Parkinson's Movement
12,735 members11,316 posts


For the last few years, well before my diagnosis in 2015, I have been gradually limiting my driving. First it was freeways where I would have to make multiple lane changes or take an exit that was also an entrance(hate those). Then it was night driving, so while still working full time, was able to shift my hours to leave and be most of the way home before dark. Needless to say, snow and ice put me into a panic but I was able to work from home. Later, I avoided parking spots where I would have to back out without much room or where there were pedestrians. I got a backup camera and special mirrors, and since retiring nine months ago, have limited myself to very local destinations. My partner drives us everywhere else or I shop online. I am totally independent at this point although slow and get tired in the afternoons.

Still, I dread the the thought of having to give up driving altogether. I have noticed, however, that my female contemporaries, around 70, who do not have PD are also limiting their driving in similar fashion. Can anyone provide their experiences or that of others? How long after diagnosis can one safely drive?

7 Replies

There is no way to tell when or how long after diagnosis you need to stop driving. It is totally random to the individual, some people never have to give it up, some very early on after diagnosis.

I have diabetes along with several other things and I stopped driving altogether a year ago though I still have my license for emergencies. My husband with PD stopped about the same time, he has macular degeneration and gets shots in his eyes but still can't see all that well. He was diagnosed in 2012 but had it longer.


Hi Arwenmark,

It must be difficult to get places. Do you have paratransit or some sort of public transportation in your area or family who can help? We are about a 25 minute walk from shopping and a ten minute walk to the train but would miss the freedom to drive elsewhere.


One of my son's and his family live with us and they drive our cars. also most everything is within walking distance if really necessary.


Regarding Driving.

I was diagnosed in 2013..... Wow time flies when you're enjoying yourself.

My Parkinsons nurse on my very first visit to her told me I would have to report my condition to the D V L A in charge of licences.

They withdrew my licence immediately which I had owned since 1968 when I was Seventeen...Love and peace and insurance at £35.00 for the year.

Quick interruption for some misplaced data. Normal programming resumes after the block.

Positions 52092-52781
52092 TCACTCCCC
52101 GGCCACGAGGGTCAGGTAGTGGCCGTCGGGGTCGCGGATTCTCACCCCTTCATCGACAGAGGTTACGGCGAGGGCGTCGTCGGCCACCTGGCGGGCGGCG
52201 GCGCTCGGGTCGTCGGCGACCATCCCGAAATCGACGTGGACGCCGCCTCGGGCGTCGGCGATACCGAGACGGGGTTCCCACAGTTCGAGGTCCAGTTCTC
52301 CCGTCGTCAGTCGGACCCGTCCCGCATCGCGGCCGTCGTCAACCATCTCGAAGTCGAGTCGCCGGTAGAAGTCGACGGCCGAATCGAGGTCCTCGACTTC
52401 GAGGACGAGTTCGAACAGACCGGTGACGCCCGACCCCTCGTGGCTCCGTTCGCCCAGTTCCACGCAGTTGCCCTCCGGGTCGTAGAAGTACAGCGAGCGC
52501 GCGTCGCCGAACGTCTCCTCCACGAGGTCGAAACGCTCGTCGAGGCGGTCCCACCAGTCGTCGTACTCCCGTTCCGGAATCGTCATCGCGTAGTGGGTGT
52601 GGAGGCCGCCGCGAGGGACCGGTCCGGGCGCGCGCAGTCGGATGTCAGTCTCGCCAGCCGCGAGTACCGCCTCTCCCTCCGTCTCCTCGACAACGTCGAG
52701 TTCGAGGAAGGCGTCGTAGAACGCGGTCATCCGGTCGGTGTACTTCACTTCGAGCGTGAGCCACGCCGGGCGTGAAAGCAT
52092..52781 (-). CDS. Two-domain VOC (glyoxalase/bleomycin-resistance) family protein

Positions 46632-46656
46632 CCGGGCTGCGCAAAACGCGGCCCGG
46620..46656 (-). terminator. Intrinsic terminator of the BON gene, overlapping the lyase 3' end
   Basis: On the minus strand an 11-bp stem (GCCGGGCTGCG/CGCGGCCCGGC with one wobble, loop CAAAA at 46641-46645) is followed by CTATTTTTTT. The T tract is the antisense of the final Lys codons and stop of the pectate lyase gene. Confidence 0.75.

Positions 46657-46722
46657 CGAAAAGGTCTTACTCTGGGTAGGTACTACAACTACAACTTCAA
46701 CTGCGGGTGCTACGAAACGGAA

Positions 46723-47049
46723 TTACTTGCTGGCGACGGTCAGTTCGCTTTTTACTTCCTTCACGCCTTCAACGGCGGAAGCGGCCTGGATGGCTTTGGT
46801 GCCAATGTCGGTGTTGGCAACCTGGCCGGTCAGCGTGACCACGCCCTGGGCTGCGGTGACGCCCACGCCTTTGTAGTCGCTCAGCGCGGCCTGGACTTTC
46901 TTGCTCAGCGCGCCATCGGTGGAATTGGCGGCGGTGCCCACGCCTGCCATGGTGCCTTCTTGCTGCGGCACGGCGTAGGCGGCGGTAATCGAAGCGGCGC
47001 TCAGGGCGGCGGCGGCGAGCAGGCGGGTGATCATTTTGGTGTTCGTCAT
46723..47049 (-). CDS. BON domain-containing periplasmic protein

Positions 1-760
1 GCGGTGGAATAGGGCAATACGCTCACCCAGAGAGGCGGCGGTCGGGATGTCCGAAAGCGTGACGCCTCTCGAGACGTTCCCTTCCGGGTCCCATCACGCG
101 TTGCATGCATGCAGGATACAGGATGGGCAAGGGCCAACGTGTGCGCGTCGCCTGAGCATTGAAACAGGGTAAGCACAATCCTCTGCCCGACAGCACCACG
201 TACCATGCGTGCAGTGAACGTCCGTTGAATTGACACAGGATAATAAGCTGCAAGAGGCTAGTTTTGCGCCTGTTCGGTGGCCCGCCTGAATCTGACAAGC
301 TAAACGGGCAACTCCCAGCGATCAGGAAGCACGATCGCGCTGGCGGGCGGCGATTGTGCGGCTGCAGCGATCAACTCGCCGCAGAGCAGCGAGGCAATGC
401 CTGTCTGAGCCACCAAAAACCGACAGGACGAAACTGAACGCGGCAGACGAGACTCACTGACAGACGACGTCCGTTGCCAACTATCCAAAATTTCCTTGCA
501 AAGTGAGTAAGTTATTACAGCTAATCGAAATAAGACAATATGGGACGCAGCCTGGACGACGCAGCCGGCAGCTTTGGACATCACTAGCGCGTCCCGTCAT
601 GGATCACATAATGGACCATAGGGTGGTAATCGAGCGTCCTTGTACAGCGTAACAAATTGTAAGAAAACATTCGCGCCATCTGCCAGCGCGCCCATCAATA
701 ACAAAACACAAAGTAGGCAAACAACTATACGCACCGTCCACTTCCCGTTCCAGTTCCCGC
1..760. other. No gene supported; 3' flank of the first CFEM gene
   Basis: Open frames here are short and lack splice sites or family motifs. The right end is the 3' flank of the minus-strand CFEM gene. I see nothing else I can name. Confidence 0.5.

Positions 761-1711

Enough is enough. Nearly fifty years of buying petrol.

But seriously just think about the silly little harmless mistakes that you make in the home .

My favourite is making tea without teabags ending up with milky water. Ha ha .

Also ,not reacting to people and incidents.

So ask yourself do you have these "senior" moments ...Parkinsons or not..

We have enough problems with PD without causing havoc on the roads.

Give in gracefully.

There's nothing wrong with being a passenger.

Less stressful in fact.

Happy Days MH-1


I agree, the first consideration must be safety of other road users. You would feel awful,if you killed someone.

The money you no longer spend to run, tax and insure a car should be enough to pay for a taxi ride when you need it.


Evinced by your concern over the possibilities, you are a thoughtful good person that has a care for others on the roads. One of the signs it would be time to stop driving is frequently bumping into something with the right rear bumper when reversing out of a parking spot. Another would be repeated episodes of forgetfulness manifesting as things like locking the door with the keys still in the ignition. Be well and helpful.

1 like

I was forced to give up driving at age 72 after I was falsely accused of doing some terrible things while behind the wheel. The judge later threw-out all of these charges as being base-less, but the principle-lacking Commonwealth of Massachusetts CANCELLED my license without so much as a hearing. (Reminded me of the Salem witch trials -- evidently Massachusetts is a slow learner or has a rather unorthodox concept of justice). Just between us human peoples, I was ready to give-up my driver's license, becuse gas was then selling at circa $4.25 here in the states and my Ataxia and poor vision compromised (in my own mind) my driving ability (I'm now 79 as well, and my health is now classified as frail.)

On the downside. I live alone in a suburban home remote from everything except the wildlife (which I treat as my pets). Absolutely nothing is withing walking distance and we have no local tax company. So, each trip to the doctor's office or even the super-market costs $50 for the round trip. My 3 children are now grown, married, and live some distance away, so I operate pretty much on my own.

So my advice to you is, unless you're very wealthy, don't give up driving until you absolutely must, and make arrangements for alternative transportation befor you do.

1 like

You may also like...